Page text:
The reason the baroness bought the two Aubass Mark 3s for a high price in the black market was to see whether she could get inspiration for new designs. She believed that precise aiming would indeed be effective to curb light cavalry, but the muzzleloading mechanism still frustrated her. Even the most practice soldier could only fire three rounds within a minute at most, assuming there were zero errors during the cumbersome reloading process.

So, when the beauty jokingly asked whether Claude had a better idea for a faster-loading firearm, Claude glared at her seriously for a moment and said, "I really don't understand why you musketsmiths have to slavishly stick to the matchlock design and make only minor changes to the weight, length of the barrel or shape of the parts. Why don't you consider a way to improve the ignition mechanism and the bullets? If you want to raise the rate of fire, maybe even make it possible to rapid-fire, then perhaps you can consider making weapons that can load from the back."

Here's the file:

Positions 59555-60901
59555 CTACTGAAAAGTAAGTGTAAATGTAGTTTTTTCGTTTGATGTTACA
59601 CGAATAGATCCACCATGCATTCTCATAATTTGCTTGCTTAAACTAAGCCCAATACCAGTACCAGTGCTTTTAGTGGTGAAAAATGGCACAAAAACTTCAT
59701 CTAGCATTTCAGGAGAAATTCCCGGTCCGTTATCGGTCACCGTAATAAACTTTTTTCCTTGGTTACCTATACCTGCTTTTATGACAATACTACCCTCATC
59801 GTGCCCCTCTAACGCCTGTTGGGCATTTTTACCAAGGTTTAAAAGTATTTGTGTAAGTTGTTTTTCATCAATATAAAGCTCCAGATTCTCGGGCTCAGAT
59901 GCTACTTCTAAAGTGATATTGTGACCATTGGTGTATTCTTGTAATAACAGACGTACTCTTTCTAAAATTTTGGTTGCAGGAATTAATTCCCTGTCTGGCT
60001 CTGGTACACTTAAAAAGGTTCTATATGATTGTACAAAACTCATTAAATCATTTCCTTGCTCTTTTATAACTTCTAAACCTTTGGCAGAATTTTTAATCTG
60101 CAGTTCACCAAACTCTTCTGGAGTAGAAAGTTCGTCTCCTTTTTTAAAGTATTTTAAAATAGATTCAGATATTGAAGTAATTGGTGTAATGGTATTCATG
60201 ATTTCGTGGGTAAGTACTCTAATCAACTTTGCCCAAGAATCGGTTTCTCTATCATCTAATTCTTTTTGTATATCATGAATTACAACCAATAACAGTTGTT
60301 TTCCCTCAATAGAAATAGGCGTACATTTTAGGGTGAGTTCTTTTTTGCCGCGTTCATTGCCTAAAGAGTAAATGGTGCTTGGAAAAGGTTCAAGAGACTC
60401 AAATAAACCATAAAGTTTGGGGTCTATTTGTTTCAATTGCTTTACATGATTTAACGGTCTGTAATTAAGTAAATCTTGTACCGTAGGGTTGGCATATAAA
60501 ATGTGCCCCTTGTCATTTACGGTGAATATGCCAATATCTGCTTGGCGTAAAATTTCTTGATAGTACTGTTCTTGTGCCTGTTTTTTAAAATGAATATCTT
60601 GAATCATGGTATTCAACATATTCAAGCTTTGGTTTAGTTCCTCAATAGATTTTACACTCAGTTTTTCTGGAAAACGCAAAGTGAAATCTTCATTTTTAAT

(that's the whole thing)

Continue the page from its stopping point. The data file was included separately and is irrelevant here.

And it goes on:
She still hasn't caught on to the last sentence Claude said. "Changes to the ignition mechanism and the bullets have long been considered, but the muskets that came from the fruit of that research couldn't compare to existing matchlocks used by the various nations. They are even inferior to hunting muskets. Research on those firearms don't have much of a future."

Claude sighed. "That's why you guys ran into a dead end with that kind of thinking. Think about it: matchlocks centuries ago definitely can't compare to their current counterparts. It's through slow and gradual improvements that they've become what they are today, mature and reliable designs.